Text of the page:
Search Engines & News Organisations Suffer

Social Media Satisfaction Customer Satisfaction

Across the board, there have been decreases in customer satisfaction, aside from Yahoo and Google. The majority of the dissatisfaction comes from the abundance of advertising. This may be due to how much sponsored content companies push, which is bolstered by changes in visual design to accommodate ads. However, ad quality has seen a better customer rating despite the dissatisfaction with the number of ads.

That said, search engines are doing fairly well on a number of metrics. Search engines and information sites have excellent mobile apps, with high ratings for quality (84) and reliability (83). Search engines are easy to use on different devices (80) as well. While navigation dips to 80, this remains a strong score, along with site performance (80).

News sites have also suffered major setbacks in consumer perception. The only metric that has not fallen is the quality of mobile apps. Although usage surged during the pandemic, there has been a dramatic decrease for several prominent news companies. Companies like the NYTimes have gone through major scandals and boycotts, which hampered their levels of trust among consumers. Major news companies are also suffering due to a general mistrust of news online, largely due to fears of disinformation.

How Social Media Decline Affects Stakeholders

Stakeholders can be a very vague word, so it might be best to clarify a little bit more. Stakeholders, in this case, form a lot of relevant parties that use social media services. This includes advertisers, businesses running storefronts on social media, news organisations etc. The major content producers that keep social media flowing and have a symbiotic business relationship with it are also included.

The most obvious way in which this affects businesses advertising on platforms is social media fatigue. Consumers will migrate to other platforms or simply go offline, crippling a major source of marketing communication. Sadly, advertising is only exacerbating customer dissatisfaction, as most consumers are not fond of the levels of commercialisation they encounter online. A counter-effect of this factor may be advertisers adopting different types of promotion that are less overt. This could be influencer marketing or other forms that provide some entertaining content that seems more natural. There are smart ways around it.

Social media users that rely on platforms for their income have it fairly worse. A lot of tech companies can make changes to their algorithm or their layout that cause major headaches. This can result in the need to change formats, readjust strategies, place emphasis on different areas of online strategy etc. As a result, a company’s attempts to fix customer satisfaction may cause ripple effects that impact social media marketers.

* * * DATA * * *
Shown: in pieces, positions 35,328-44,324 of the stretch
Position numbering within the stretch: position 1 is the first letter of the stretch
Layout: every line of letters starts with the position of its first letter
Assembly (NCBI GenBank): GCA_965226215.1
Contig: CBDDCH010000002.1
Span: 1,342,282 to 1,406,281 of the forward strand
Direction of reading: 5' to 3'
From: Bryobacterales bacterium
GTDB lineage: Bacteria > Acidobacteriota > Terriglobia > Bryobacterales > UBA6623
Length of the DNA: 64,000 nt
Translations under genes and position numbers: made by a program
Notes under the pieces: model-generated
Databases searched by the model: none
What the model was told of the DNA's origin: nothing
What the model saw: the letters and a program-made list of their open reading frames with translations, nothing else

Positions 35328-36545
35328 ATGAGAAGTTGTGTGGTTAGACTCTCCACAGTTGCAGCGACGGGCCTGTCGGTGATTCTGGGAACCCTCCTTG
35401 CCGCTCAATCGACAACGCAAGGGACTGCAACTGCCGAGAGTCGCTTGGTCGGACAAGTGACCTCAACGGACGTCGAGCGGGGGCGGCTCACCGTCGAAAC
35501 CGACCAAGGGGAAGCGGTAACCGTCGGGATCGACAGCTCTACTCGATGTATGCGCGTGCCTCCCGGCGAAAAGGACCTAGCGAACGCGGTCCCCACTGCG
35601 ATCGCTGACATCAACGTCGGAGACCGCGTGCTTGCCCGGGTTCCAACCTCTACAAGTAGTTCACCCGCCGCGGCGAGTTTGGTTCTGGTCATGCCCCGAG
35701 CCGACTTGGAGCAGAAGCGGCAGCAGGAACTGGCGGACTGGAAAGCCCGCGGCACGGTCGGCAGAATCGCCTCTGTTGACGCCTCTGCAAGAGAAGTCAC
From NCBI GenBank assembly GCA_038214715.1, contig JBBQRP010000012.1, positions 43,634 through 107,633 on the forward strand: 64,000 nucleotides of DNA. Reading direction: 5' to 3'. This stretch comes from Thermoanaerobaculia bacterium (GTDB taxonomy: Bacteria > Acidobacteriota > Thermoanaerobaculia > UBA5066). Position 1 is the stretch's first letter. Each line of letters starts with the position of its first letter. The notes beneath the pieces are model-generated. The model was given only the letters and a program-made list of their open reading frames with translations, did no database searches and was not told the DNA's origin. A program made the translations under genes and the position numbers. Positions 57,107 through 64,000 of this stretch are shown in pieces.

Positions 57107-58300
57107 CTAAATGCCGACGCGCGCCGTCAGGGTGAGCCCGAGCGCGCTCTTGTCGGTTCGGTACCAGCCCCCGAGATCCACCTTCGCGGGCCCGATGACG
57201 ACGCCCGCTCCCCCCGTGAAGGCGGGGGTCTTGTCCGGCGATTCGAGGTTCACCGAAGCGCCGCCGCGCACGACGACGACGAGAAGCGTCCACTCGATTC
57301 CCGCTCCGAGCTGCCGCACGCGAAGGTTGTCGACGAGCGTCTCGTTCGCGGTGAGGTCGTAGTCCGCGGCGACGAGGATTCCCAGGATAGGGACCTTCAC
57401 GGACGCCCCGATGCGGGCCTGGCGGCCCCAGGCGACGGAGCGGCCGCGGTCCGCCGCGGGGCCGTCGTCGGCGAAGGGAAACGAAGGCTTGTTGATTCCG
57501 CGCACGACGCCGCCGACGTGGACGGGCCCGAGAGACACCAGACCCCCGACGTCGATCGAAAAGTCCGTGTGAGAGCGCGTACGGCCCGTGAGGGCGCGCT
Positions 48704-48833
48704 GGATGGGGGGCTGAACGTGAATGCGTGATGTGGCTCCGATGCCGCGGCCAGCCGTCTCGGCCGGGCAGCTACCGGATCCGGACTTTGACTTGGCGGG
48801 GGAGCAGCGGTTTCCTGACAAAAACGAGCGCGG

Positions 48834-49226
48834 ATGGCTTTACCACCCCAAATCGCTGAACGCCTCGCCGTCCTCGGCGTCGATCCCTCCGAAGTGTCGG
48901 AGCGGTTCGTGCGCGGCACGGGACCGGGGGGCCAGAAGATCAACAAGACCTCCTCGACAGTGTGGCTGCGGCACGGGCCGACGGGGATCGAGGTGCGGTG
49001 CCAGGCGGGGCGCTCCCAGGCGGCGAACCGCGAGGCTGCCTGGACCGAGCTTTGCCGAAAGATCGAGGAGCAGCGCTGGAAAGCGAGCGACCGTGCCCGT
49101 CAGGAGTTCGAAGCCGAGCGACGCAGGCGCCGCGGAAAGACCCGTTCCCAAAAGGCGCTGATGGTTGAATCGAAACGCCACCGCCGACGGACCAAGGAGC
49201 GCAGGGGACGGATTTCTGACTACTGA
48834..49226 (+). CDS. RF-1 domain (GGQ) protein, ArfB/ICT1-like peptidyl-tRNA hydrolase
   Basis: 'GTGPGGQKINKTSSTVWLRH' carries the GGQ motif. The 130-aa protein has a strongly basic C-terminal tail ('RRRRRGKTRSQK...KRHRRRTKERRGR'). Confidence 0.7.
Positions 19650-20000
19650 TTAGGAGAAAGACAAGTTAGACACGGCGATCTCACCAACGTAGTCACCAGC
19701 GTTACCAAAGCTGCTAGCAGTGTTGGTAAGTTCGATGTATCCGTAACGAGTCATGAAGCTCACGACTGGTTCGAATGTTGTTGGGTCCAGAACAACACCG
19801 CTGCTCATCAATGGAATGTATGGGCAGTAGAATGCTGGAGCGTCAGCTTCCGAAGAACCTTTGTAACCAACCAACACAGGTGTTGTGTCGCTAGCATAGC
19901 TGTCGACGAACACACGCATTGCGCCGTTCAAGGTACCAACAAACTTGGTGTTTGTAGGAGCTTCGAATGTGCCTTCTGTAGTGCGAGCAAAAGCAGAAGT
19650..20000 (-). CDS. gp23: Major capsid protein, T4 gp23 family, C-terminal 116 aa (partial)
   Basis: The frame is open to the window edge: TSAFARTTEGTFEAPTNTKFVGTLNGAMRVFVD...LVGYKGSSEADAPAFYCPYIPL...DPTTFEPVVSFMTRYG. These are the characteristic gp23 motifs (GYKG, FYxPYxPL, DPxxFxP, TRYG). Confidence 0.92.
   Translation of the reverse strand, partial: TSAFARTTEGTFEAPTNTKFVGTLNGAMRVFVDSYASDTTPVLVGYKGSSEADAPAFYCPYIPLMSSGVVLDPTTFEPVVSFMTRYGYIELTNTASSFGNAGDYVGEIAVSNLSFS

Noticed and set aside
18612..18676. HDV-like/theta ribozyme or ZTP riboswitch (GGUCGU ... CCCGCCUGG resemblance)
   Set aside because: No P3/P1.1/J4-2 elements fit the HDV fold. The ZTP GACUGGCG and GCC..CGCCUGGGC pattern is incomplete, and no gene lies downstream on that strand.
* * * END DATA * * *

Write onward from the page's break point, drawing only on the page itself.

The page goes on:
News companies can also suffer from similar problems. Continued customer dissatisfaction is sometimes tied to the abundance of false information online. An increase in customer dissatisfaction therefore sometimes correlates to distrust of information online. New companies in general can suffer from this sort of distrust. Companies like Facebook have been trying to mitigate this by having fact-check suggestions. Similarly, Twitter is clamping down on certain types of harmful disinformation, especially about the Covid pandemic.

How Platforms Can Boost Customer Satisfaction

Platforms can look to some key areas for improvement. Mainly, they need to improve privacy and be more transparent about what measures they take. Prevention of breaches should be the main concern when it comes to patching security. Another issue is the over-abundance of advertising, which is becoming intrusive for many users.

Users say they want to see better media performance when it comes to online video. They want faster and more reliable video performance on platforms. Similarly, the ease of uploading has declined in previous years but it could improve by streamlining the process and making it less complicated. This could also solve another major concern, which is the freshness of content. If the content is easier to upload, it could result in better standings on this metric.

Harassment, fake news, and hate speech are also hobbling companies like Facebook and Twitter. This is trickier to handle and may require cooperation with fact-checkers and lawmakers. This raises issues for free speech and what counts as trustworthy information, but it is a problem that is looming over all of the social media. These are more complex issues to solve and there is no easy solution for them. That said, making drastic changes will be necessary if they ever want to turn their consumer satisfaction numbers around.